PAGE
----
Tools and materials used to build a valve amp

One of the key reasons for the success of my amp build was the preparation I put in beforehand. Most important part of this was spending a few days reading and re-reading the build instructions and, whilst I read through, making a list of all the tools and materials I thought I might need. With the benefit of hindsight, this is what I learnt.

Mandatory – Don’t start the build if you don’t have these

  • Soldering iron.
  • Solder.
  • Frame or supports to allow the amp chassis to hang upside down with clearance for the valves and transformers. I used a couple of large heavy storage jars.
  • Pliers and needle-nose pliers.
  • Wire cutters.
  • A sharp knife.
  • Screwdrivers (small and medium, flat head and Phillips).
  • Junior hacksaw (or Dremel), for trimming the potentiometer shafts.
  • Multimeter. Mine is a very simple budget meter that measures DC, AC and resistance (which is the setting I also used for continuity checks). It can also measure current but this setting wasn’t required.
  • The printed build guide in colour.
  • A pen.
  • Ruler or tape measure, for cutting the various wires to the specified length.

Recommended – You could manage without, but I wouldn’t recommend it

  • Assorted spanners or sockets (various sizes from 7mm to 13mm).
  • Tweezers, because you will drop a fiddly piece into the chassis at some point.
  • A soldering iron stand.
  • A “helping hand”, a stand with a couple of clips on that allows you to quickly and lightly clamp smallish items, because you need one hand for the soldering iron and one for the solder.
  • Camera, was very useful for keeping track of what I’d done. When it comes to making the modifications I can sketch and plan them out on a picture, rather than having to take the amp out of the enclosure.
  • Insulation stripping tool – You can do this with the sharp knife or your teeth, but there are a lot of wires to be stripping and, when you’re prepping them in a tight location (cutting to length and stripping the insulation) particularly with a shorter run of wire, this was an invaluable tool to have.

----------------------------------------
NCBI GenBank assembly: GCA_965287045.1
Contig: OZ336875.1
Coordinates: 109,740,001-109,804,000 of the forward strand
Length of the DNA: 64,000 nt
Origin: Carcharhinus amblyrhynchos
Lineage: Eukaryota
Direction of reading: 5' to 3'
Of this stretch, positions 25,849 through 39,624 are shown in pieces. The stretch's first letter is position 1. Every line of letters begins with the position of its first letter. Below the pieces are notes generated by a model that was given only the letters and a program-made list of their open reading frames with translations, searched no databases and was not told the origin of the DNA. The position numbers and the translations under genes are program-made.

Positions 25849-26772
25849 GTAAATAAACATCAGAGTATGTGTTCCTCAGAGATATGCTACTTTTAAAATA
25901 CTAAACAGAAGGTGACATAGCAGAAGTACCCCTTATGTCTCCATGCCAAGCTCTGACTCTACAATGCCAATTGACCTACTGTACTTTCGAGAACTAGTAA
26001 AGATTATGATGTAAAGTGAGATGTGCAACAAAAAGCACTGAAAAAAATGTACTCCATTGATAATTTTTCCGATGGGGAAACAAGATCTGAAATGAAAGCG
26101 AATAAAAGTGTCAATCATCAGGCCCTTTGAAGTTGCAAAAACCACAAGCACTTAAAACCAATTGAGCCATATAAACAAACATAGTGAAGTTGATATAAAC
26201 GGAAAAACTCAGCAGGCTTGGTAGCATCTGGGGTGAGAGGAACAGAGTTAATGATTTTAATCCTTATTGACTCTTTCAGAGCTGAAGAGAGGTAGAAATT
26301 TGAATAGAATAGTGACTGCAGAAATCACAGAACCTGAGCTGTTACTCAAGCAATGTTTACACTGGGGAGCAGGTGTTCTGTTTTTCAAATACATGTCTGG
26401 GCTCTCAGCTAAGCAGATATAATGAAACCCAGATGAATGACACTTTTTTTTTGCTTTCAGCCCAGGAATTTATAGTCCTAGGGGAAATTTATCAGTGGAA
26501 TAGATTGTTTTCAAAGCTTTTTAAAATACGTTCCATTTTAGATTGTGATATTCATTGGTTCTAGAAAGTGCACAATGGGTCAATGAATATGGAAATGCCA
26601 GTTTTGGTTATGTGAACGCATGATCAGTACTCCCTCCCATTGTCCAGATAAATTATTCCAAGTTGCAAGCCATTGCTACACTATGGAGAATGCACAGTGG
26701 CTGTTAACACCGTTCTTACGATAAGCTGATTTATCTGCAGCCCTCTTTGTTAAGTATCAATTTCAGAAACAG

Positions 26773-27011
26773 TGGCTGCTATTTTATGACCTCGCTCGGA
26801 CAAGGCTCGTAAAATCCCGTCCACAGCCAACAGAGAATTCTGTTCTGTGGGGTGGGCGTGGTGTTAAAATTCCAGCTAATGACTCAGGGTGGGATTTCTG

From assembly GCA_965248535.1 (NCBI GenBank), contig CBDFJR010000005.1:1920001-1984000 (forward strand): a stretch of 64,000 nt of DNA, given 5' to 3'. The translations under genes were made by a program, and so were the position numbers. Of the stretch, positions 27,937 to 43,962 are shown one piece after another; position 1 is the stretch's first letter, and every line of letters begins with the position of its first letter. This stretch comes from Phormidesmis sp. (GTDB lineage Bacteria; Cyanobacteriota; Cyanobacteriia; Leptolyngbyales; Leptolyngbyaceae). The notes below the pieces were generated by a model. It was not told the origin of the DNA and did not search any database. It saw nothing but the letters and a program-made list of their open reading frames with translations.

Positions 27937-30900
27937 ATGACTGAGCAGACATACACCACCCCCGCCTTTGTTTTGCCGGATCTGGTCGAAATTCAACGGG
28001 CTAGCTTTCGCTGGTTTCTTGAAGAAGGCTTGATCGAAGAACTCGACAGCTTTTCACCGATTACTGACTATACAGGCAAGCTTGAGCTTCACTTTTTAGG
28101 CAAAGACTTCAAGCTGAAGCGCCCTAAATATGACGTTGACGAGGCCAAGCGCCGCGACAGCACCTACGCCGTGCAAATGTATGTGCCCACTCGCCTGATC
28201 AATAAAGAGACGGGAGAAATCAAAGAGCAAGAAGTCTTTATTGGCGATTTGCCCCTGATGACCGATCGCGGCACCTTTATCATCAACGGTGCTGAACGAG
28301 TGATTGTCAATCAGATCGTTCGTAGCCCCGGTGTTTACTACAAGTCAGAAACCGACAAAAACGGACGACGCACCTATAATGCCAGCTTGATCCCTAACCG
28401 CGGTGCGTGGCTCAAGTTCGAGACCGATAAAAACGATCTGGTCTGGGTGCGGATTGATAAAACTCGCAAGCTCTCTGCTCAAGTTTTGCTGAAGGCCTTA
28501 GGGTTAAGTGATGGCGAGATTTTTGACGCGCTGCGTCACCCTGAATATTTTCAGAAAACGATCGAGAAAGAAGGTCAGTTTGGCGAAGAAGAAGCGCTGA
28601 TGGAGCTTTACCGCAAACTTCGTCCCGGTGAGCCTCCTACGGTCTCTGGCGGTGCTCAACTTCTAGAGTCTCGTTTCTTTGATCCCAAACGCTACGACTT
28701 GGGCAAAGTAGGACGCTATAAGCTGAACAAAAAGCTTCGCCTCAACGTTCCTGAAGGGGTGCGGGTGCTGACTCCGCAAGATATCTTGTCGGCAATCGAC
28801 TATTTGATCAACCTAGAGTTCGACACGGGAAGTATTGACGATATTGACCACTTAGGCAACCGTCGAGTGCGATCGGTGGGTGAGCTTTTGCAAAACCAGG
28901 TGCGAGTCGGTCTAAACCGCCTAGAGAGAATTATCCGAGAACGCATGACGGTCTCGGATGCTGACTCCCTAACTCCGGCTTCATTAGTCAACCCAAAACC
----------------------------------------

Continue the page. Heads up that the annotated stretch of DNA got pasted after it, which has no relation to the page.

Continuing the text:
• Highlighter pen, to mark off the tasks that you have done. I only did this once I’d tested that the task had been completed successfully. This makes it very easy to make sure you don’t miss any step.
  • Masking tape, or some other way of labelling items whilst you’re building. Make sure it is something that peels off easily.
  • Extra cable ties (aka tie wraps). You get four in the kit but I elected to add a few more to keep the cable runs a bit neater.
  • Worklight. Unless you’ve got a really well lit work area, you need to make sure you’ve got a light that you can position as you need, particularly when you’re working in the corners of the chassis.
  • Magnifying glass, because the markings on some of the small capacitors are minuscule.

Not used – The stuff I got out “just in case”

  • Drill and bit – I was planning to drill the holes in preparation for the later addition of a Variable Voltage Regulator (VVR) kit, but the supplier didn’t get back to me with details of the size of hole needed, so this was postponed for another day. Thankfully I’ve got pictures of the inside of the chassis (see above) so I can plan this out on paper without having to take apart the amp.
  • Blutack – I was planning to stick the components onto a scale picture of the turret board to simplify the organisation, but the simple step of taping and labelling each item did away with the need for this.


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